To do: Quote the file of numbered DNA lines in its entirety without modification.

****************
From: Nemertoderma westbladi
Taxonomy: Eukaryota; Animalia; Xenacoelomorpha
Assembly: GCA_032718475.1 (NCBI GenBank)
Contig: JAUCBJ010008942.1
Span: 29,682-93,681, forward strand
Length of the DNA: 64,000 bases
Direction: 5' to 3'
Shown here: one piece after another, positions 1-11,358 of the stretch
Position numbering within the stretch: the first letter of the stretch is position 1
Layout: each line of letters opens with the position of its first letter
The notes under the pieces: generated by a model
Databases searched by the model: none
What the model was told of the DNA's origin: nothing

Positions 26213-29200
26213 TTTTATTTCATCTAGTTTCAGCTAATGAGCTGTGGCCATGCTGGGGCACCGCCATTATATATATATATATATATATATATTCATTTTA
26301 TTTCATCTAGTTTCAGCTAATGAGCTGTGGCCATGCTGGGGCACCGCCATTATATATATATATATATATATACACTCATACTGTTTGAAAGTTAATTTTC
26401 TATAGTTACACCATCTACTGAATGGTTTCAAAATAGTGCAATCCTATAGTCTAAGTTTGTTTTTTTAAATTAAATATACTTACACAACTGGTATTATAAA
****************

From: Nemertoderma westbladi
Taxonomy: Eukaryota; Animalia; Xenacoelomorpha
Assembly: GCA_032718475.1 (NCBI GenBank)
Contig: JAUCBJ010008942.1
Span: 29,682-93,681, forward strand
Length of the DNA: 64,000 bases
Direction: 5' to 3'
Shown here: one piece after another, positions 1-11,358 of the stretch
Position numbering within the stretch: the first letter of the stretch is position 1
Layout: each line of letters opens with the position of its first letter
The notes under the pieces: generated by a model
Databases searched by the model: none
What the model was told of the DNA's origin: nothing

Positions 26213-29200
26213 TTTTATTTCATCTAGTTTCAGCTAATGAGCTGTGGCCATGCTGGGGCACCGCCATTATATATATATATATATATATATATTCATTTTA
26301 TTTCATCTAGTTTCAGCTAATGAGCTGTGGCCATGCTGGGGCACCGCCATTATATATATATATATATATATACACTCATACTGTTTGAAAGTTAATTTTC
26401 TATAGTTACACCATCTACTGAATGGTTTCAAAATAGTGCAATCCTATAGTCTAAGTTTGTTTTTTTAAATTAAATATACTTACACAACTGGTATTATAAA